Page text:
Yvonne Daley is no stranger to investigative journalism. Growing up in the suburbs of Boston, the SF State journalism professor she said she was always asking the deeper questions from a very early age.
“I was always trying to find out the secrets, to get the story behind the story,” Daley said. “Being the youngest of dozens of cousins, my family history happened before me so I had all that (investigative) training at home.”
With her five children, six grandchildren and sports writer husband Chuck Clarino, who lives in their Vermont home, Daley prepares for retirement from SF State after establishing a bit of her own history.
Daley has developed an extensive resume, including five nonfiction novels and more than 5,000 articles appearing in major publications like Time, People, Life, the Boston Globe and Washington Post. She has earned more than 40 awards in feature writing and investigative journalism. She splits her time between Vermont, where she directs the Green Mountain Writers Conference, and San Francisco, where she has embedded herself into local communities like Hayes Valley, Noe Valley and SF State.
“The second I came here, I knew it was the right place for me,” Daley said. “When I came from Vermont and walked on this campus and was hearing 12 languages and seeing people in all colors and clothing, genders and piercings and tattooing. I was like ‘I love you.’”
During her 30 semesters of teaching, Daley has inspired students as well as instructors, who recently contributed personal stories for a special edition in Xpress magazine that highlights Daley’s SF State career.
“Over the years, I’ve taken many cues from Yvonne, particularly tips on how to effectively teach skills that don’t always come naturally to people,” said journalism instructor Venise Wagner in one of the written pieces. “It’s one thing to know how to do it and quite another to show students the steps to committing good journalism.”
Former journalism professor Jim Toland, whose office was directly across the hall from Daley’s, wrote that he had a front seat to witness her devotion to many in the journalism department.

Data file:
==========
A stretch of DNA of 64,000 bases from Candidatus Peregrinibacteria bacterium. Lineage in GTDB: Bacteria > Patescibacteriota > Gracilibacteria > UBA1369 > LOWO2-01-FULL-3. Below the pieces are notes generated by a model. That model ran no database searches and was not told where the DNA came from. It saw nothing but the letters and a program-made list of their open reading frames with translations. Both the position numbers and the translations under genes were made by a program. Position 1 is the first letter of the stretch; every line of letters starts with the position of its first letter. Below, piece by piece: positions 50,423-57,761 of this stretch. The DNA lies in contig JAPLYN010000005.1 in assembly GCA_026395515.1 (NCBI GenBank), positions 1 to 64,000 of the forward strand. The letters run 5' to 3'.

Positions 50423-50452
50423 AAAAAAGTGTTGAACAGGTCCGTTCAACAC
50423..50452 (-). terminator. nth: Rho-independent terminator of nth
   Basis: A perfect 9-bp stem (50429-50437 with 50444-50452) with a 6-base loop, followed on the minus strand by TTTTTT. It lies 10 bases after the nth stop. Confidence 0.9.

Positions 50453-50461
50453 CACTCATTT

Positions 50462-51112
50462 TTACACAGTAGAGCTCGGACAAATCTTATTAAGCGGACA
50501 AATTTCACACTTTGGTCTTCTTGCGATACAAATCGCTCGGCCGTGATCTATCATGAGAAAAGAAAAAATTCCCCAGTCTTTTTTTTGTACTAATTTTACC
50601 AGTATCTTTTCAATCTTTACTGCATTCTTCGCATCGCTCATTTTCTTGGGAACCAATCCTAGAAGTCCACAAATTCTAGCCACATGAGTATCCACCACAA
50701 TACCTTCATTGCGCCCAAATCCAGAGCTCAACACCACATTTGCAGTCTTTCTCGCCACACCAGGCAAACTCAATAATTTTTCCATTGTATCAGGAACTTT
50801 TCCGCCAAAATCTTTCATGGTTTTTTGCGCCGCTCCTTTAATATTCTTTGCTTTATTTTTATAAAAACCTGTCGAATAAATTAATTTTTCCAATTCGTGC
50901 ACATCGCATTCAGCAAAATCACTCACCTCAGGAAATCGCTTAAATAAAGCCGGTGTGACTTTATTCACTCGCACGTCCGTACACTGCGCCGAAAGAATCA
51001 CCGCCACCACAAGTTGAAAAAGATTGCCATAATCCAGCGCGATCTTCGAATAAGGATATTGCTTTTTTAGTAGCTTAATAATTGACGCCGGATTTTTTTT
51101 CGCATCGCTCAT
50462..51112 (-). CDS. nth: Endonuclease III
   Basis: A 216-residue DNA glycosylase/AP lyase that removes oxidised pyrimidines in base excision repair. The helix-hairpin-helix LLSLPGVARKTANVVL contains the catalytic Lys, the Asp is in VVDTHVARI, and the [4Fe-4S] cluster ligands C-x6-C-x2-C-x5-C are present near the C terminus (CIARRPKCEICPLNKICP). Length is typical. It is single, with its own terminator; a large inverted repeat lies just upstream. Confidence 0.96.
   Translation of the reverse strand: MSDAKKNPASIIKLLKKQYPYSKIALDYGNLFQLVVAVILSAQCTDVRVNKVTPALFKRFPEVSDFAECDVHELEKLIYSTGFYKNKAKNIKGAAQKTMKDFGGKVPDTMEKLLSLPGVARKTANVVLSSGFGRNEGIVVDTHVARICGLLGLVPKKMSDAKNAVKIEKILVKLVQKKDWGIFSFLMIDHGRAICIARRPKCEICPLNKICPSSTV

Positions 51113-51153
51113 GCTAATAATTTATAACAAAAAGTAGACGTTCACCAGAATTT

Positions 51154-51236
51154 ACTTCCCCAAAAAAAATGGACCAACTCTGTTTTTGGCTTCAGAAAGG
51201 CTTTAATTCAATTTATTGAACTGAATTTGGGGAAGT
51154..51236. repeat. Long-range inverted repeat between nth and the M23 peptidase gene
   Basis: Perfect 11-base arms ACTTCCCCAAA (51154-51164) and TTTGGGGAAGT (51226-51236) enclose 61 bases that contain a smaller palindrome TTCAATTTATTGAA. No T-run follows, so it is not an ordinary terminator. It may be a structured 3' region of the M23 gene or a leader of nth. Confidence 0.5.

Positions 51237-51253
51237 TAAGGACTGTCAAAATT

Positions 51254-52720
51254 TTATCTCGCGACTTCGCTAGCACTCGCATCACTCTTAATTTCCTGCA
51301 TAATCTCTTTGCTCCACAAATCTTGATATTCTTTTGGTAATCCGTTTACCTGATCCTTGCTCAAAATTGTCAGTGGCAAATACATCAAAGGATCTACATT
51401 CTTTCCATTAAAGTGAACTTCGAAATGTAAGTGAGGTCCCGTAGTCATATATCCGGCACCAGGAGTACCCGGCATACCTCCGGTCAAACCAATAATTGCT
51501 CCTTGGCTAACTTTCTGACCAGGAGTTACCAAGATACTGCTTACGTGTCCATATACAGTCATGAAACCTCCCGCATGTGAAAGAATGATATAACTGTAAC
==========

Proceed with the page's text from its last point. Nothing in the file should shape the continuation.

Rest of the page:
“It was obvious that she cared about students and wanted to see them succeed,” Toland said. “She openly shared her experiences with students and her critiques, while pointed, were always constructive.”
Journalism graduate Poh Si Teng, who now works for the New York Times, said she was nervous about integrating herself into American culture at the age of 19 when she moved to the U.S. to attend SF State. She said Daley’s bold guidance to be unafraid was her most valuable lesson in becoming a journalist.
“Apart from all the fearlessness that (Yvonne) projected, speaking to her you could feel she was very kind and compassionate,” Teng said. “That’s so important for a young journalist to learn – be fearless but be kind as well. Yvonne brought that to class all the time.”
Daley has two books in the works, including her highly-anticipated journalist memoir “My First Murder.” She said she is looking forward to upcoming travel that includes Italy and Mexico, where she will participate in the San Miguel Writers’ Conference.
As she departs from SF State, Daley said she has high hopes for journalism students today who have been given an educational opportunity to make the world a better place and make journalism essential.
“We’ve kind of lost our way in this country and in this city,” Daley said. “We need journalists to remind us that material demands are destroying San Francisco values of openness, equality, diversity, opportunity for all.”
While staff, students and faculty have said they will miss Daley, she will depart SF State leaving behind a legacy of excellence.
“I came at journalism in a way I hope I teach as well,” Daley said. “It’s not just the who, what, where, when and why. It’s ‘how do we get here and where do we go from here?’”